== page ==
Duloxetine with food, drink and alcohol

Duloxetine may be taken with or without food. Care should be taken if you drink alcohol while you are being treated with Duloxetine.

Pregnancy and breast-feeding

If you are pregnant or breast-feeding, think you may be pregnant or are planning to have a baby, ask your doctor or pharmacist for advice before taking this medicine.

  • Tell your doctor if you become pregnant, or you are trying to become pregnant, while you are taking Duloxetine. You should use Duloxetine only after discussing the potential benefits and any potential risks to your unborn child with your doctor.
  • Make sure your midwife and/or doctor knows you are on Duloxetine. When taken during pregnancy, similar drugs (SSRIs) may increase the risk of a serious condition in babies, called persistent pulmonary hypertension of the newborn (PPHN), making the baby breathe faster and appear bluish. These symptoms usually begin during the first 24 hours after the baby is born. If this happens to your baby you should contact your midwife and/or doctor immediately.
  • If you take Duloxetine near the end of your pregnancy, your baby might have some symptoms when it is born. These usually begin at birth or within a few days of your baby being born. These symptoms may include floppy muscles, trembling, jitteriness, not feeding properly, trouble with breathing and fits. If your baby has any of these symptoms when it is born, or you are concerned about your baby’s health, contact your doctor or midwife who will be able to advise you.
  • If you take Duloxetine near the end of your pregnancy there is an increased risk of excessive vaginal bleeding shortly after birth, especially if you have a history of bleeding disorders. Your doctor or midwife should be aware that you are taking duloxetine so they can advise you.
  • Available data from the use of Cymbalta during the first three months of pregnancy do not show an increased risk of overall birth defects in general in the child. If Cymbalta is taken during the second half of pregnancy, there may be an increased risk that the infant will be born early (6 additional premature infants for every 100 women who take Cymbalta in the second half of pregnancy), mostly between weeks 35 and 36 of pregnancy.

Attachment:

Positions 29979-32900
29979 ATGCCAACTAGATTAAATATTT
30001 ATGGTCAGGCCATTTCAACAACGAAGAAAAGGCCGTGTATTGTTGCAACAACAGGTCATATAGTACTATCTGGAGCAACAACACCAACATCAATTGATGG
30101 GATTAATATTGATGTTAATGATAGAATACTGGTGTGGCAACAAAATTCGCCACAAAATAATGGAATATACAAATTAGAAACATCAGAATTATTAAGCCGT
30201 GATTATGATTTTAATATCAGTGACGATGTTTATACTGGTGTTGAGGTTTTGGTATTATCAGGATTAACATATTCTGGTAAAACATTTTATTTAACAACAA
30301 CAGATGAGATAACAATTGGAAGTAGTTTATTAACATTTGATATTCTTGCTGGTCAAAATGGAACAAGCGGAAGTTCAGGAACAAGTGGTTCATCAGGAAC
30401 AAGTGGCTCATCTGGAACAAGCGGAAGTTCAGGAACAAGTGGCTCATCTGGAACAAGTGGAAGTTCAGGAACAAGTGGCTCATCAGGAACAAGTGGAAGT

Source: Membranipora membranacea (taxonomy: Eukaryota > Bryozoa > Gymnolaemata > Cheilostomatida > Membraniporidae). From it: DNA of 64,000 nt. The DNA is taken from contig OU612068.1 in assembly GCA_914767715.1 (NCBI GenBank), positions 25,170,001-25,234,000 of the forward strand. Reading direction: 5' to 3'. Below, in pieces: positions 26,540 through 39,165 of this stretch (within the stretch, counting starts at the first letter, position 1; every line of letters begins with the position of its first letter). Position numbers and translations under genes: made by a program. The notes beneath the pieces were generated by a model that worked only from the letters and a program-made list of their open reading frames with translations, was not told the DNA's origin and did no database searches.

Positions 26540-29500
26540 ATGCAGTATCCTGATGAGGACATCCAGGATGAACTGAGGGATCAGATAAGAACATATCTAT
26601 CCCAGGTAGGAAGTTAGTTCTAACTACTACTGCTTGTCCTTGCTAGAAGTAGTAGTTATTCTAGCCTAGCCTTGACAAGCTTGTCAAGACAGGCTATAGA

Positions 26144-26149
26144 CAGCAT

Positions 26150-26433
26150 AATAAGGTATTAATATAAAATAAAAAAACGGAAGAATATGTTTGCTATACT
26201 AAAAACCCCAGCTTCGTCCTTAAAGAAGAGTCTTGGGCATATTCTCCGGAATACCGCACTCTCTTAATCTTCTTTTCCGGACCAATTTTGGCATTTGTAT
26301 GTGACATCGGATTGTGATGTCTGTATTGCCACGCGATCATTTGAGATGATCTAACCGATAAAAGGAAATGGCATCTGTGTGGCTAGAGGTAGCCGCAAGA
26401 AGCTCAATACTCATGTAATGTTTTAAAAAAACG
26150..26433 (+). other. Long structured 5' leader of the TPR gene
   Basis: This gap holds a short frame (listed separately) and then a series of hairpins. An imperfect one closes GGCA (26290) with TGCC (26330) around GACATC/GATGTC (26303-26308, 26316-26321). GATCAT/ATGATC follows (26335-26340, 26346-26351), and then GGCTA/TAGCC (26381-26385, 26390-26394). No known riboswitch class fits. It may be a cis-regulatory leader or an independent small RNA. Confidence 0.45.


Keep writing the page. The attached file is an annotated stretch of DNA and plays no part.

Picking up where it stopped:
• Tell your doctor if you are breast-feeding. The use of Duloxetine while breastfeeding is not recommended. You should ask your doctor or pharmacist for advice.

Driving and using machines

Duloxetine may make you feel sleepy or dizzy. Do not drive or use any tools or machines until you know how Duloxetine affects you.

Duloxetine contains sucrose

If you have been told by your doctor that you have an intolerance to some sugars, contact your doctor before taking this medicinal product.

3. How to take Duloxetine

Always take this medicine exactly as your doctor or pharmacist has told you. Check with your doctor or pharmacist if you are not sure.

Duloxetine is for oral use. You should swallow your capsule whole with a drink of water.

For depression and diabetic neuropathic pain:

The usual dose of Duloxetine is 60 mg once a day, but your doctor will prescribe the dose that is right for you.

For generalised anxiety disorder:

The usual starting dose of Duloxetine is 30 mg once a day after which most patients will receive 60 mg once a day, but your doctor will prescribe the dose that is right for you. The dose may be adjusted up to 120 mg a day based on your response to Duloxetine.

To help you remember to take Duloxetine, you may find it easier to take it at the same time every day.

Talk with your doctor about how long you should keep taking Duloxetine. Do not stop taking Duloxetine, or change your dose, without talking to your doctor. Treating your disorder properly is important to help you get better. If it is not treated, your condition may not go away and may become more serious and difficult to treat.

If you take more Duloxetine than you should

Call your doctor or pharmacist immediately if you take more than the amount of Duloxetine prescribed by your doctor. Symptoms of overdose include sleepiness, coma, serotonin syndrome (a rare reaction which may cause feelings of great happiness, drowsiness, clumsiness, restlessness, feeling of being drunk, fever, sweating or rigid muscles), fits, vomiting and fast heart rate.

If you forget to take Duloxetine

If you miss a dose, take it as soon as you remember.